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Nu 16:1-30. The Rebellion of Korah.
1, 2. Now Korah, the son of Izhar—Izhar, brother of Amram (Ex 6:18), was the second son of Kohath, and for some reason unrecorded he had been supplanted by a descendant of the fourth son of Kohath, who was appointed prince or chief of the Kohathites (Nu 3:30). Discontent with the preferment over him of a younger relative was probably the originating cause of this seditious movement on the part of Korah.
took men—The latter mentioned individuals, being all sons of Reuben, the eldest of Jacob's family, had been stimulated to this insurrection on the pretext that Moses had, by an arbitrary arrangement, taken away the right of primogeniture, which had vested the hereditary dignity of the priesthood in the first-born of every family, with a view of transferring the hereditary exercise of the sacred functions to a particular branch of his own house; and that this gross instance of partiality to his own relations, to the permanent detriment of others, was a sufficient ground for refusing allegiance to his government. In addition to this grievance, another cause of jealousy and dissatisfaction that rankled in the breasts of the Reubenites was the advancement of Judah to the leadership among the tribes. These malcontents had been incited by the artful representations of Korah (Jude 11), with whom the position of their camp on the south side afforded them facilities of frequent intercourse. In addition to his feeling of personal wrongs, Korah participated in their desire (if he did not originate the attempt) to recover their lost rights of primogeniture. When the conspiracy was ripe, they openly and boldly declared its object, and at the head of two hundred fifty princes, charged Moses with an ambitious and unwarrantable usurpation of authority, especially in the appropriation of the priesthood, for they disputed the claim of Aaron also to pre-eminence [Nu 16:3].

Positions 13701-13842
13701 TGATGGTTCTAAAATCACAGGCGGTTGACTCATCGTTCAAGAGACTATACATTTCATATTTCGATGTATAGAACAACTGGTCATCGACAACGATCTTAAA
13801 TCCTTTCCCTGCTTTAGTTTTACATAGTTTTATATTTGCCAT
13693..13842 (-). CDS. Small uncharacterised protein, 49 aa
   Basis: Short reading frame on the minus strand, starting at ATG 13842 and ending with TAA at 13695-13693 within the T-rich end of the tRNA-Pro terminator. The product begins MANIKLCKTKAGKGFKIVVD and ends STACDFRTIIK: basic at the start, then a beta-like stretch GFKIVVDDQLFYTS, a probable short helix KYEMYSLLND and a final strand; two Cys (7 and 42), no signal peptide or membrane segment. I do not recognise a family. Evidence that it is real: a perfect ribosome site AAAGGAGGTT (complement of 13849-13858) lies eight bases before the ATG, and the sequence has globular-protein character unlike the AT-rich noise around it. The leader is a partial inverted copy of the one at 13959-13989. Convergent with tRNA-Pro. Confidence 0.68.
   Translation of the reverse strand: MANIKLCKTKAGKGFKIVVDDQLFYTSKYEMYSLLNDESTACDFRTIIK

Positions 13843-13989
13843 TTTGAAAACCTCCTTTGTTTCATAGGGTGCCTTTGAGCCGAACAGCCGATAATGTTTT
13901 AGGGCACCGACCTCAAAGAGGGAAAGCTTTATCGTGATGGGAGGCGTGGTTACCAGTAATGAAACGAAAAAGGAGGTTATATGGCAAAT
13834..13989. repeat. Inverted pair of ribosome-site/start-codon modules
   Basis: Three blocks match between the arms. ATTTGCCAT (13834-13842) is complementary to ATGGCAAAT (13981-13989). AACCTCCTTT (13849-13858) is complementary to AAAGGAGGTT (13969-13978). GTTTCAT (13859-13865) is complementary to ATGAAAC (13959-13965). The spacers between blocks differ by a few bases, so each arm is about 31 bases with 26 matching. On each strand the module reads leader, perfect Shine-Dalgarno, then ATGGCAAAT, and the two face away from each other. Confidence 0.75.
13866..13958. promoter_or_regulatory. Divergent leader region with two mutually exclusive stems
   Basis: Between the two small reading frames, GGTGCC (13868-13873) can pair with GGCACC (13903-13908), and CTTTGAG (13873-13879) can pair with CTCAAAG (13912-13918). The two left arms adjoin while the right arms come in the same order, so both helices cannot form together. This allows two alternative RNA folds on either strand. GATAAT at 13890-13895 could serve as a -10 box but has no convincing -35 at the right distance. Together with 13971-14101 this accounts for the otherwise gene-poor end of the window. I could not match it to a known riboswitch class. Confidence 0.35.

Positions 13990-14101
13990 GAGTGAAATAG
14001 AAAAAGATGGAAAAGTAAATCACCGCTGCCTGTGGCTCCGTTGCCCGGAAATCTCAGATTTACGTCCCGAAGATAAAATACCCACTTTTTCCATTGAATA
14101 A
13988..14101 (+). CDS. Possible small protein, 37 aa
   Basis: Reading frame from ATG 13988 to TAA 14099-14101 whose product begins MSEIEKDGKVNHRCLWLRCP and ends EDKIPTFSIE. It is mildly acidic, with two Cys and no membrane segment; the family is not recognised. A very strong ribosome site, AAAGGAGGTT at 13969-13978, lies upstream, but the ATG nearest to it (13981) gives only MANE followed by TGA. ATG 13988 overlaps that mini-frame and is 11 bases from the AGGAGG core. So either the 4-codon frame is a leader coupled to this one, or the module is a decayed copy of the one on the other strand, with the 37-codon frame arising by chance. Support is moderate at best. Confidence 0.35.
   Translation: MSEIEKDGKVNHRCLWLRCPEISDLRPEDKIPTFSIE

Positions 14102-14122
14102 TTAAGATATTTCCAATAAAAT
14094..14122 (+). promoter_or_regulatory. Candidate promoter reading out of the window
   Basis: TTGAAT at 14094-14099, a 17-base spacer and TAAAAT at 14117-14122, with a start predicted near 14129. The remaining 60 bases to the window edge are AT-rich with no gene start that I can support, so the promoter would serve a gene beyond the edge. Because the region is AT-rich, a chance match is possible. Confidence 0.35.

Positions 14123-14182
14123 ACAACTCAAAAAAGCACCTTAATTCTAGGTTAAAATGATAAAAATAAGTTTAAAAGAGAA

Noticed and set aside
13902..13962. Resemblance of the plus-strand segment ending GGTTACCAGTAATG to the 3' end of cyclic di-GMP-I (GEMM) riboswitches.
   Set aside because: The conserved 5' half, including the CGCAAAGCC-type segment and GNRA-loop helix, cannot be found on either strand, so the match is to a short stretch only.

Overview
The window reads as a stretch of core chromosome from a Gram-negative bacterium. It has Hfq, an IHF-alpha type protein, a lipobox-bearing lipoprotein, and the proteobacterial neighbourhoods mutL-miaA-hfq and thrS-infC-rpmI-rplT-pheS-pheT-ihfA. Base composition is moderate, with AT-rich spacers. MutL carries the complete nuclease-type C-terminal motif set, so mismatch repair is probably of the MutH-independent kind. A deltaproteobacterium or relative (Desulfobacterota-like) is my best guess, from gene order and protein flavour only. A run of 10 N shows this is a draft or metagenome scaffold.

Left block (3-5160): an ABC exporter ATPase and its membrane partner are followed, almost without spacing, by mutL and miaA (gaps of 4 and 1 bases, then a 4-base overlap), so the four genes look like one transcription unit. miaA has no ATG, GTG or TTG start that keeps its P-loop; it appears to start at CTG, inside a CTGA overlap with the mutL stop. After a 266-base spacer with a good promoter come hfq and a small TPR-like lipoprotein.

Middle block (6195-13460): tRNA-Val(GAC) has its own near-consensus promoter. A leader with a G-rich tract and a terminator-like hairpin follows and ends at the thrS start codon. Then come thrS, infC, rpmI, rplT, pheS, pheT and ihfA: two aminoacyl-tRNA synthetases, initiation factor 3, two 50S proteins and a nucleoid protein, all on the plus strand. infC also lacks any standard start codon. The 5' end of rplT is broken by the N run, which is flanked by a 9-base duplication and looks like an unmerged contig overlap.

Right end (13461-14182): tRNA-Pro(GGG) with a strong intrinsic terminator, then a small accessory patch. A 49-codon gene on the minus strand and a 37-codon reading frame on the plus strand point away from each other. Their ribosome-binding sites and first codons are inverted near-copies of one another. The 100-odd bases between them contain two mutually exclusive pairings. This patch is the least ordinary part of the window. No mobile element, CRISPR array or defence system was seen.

3. they gathered themselves together against Moses and against Aaron—The assemblage seems to have been composed of the whole band of conspirators; and they grounded their complaint on the fact that the whole people, being separated to the divine service (Ex 19:6), were equally qualified to present offerings on the altar, and that God, being graciously, present among them by the tabernacle and the cloud, evinced His readiness to receive sacrifices from the hand of any others as well as from theirs.
4. when Moses heard it, he fell upon his face—This attitude of prostration indicated not only his humble and earnest desire that God would interpose to free him from the false and odious imputation, but also his strong sense of the daring sin involved in this proceeding. Whatever feelings may be entertained respecting Aaron, who had formerly headed a sedition himself [Nu 12:1], it is impossible not to sympathize with Moses in this difficult emergency. But he was a devout man, and the prudential course he adopted was probably the dictate of that heavenly wisdom with which, in answer to his prayers, he was endowed.